Wednesday, May 23, 2007

The added benefits of chess training

From "Trial lawyer sees parallels in chess and litigation" at the Rocky Mountain (CO) News:
In 2001, I started teaching Robert Abrams chess. At that time, he was the successful founder of both Denver Stone and Tile and Muscle Builders, a land-development company.

Professionally, Abrams had a lifetime dream of becoming a trial lawyer.

He eagerly talks about "the chess thinking process" as a key element in completing the University of Denver's four-year night program in 2 1/2 years and immediately passing the Bar Exam. Today he is a trial lawyer at Cristiano Law, specializing in commercial litigation.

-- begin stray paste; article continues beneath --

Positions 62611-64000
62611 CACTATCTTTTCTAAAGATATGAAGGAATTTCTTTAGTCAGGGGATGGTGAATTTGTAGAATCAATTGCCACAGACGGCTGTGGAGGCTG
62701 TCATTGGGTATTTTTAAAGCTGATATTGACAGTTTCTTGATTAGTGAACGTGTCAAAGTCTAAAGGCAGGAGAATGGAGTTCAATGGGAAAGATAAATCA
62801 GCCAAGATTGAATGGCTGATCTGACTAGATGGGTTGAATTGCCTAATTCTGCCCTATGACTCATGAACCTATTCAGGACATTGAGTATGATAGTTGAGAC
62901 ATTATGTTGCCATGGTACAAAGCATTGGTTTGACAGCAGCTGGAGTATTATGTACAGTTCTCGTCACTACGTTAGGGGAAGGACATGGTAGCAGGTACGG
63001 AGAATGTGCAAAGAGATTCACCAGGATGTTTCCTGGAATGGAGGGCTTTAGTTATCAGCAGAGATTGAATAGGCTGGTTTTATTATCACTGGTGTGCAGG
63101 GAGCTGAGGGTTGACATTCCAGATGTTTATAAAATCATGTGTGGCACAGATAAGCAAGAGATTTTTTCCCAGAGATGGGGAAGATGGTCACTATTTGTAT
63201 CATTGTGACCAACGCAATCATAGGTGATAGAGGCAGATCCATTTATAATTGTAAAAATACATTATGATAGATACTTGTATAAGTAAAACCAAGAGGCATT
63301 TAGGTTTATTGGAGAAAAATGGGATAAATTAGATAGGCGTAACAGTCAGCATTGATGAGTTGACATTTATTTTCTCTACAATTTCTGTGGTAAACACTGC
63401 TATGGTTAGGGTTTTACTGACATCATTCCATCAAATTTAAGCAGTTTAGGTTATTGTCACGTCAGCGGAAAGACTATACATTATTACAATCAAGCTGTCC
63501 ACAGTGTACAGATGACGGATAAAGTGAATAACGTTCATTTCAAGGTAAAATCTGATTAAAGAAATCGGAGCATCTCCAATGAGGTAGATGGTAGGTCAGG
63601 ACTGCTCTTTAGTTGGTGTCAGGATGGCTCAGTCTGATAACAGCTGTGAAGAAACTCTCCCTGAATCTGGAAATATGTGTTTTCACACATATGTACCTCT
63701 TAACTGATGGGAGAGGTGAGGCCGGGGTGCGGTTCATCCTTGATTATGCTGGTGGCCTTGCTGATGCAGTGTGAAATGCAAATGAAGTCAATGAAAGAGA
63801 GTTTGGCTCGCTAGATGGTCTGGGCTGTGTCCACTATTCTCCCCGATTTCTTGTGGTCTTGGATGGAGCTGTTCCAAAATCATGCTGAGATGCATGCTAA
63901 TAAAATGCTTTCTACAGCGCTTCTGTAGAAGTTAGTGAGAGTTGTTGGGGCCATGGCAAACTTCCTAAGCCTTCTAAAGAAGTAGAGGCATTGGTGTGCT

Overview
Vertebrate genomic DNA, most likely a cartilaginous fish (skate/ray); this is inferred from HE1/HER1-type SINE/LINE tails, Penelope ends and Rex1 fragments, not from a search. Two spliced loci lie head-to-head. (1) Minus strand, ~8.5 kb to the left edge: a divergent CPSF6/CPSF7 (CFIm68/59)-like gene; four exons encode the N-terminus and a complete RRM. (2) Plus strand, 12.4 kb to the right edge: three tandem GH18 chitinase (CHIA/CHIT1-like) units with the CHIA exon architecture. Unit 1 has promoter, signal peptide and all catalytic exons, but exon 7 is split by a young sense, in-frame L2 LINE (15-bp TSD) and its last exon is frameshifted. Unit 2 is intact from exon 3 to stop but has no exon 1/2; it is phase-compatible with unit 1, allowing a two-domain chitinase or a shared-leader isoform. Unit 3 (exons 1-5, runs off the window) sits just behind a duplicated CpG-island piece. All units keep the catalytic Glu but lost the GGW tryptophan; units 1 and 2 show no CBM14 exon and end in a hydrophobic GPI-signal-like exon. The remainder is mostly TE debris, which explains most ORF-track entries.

Abrams attributes passing the bar exam on his first attempt to his chess training. He says, "Todd's training in logical thinking, while under time pressure, is the reason I passed the bar. Just like in chess, there is only a limited amount of time to complete this complicated test. One must determine the candidate moves, not analyze all the possibilities, and always, always see the big picture. You cannot answer every question correctly, so why try? Pick your battles and prevail!"
Perhaps the ICC should offer a Bar Exam preparation course built around sessions of blitz!?

No comments: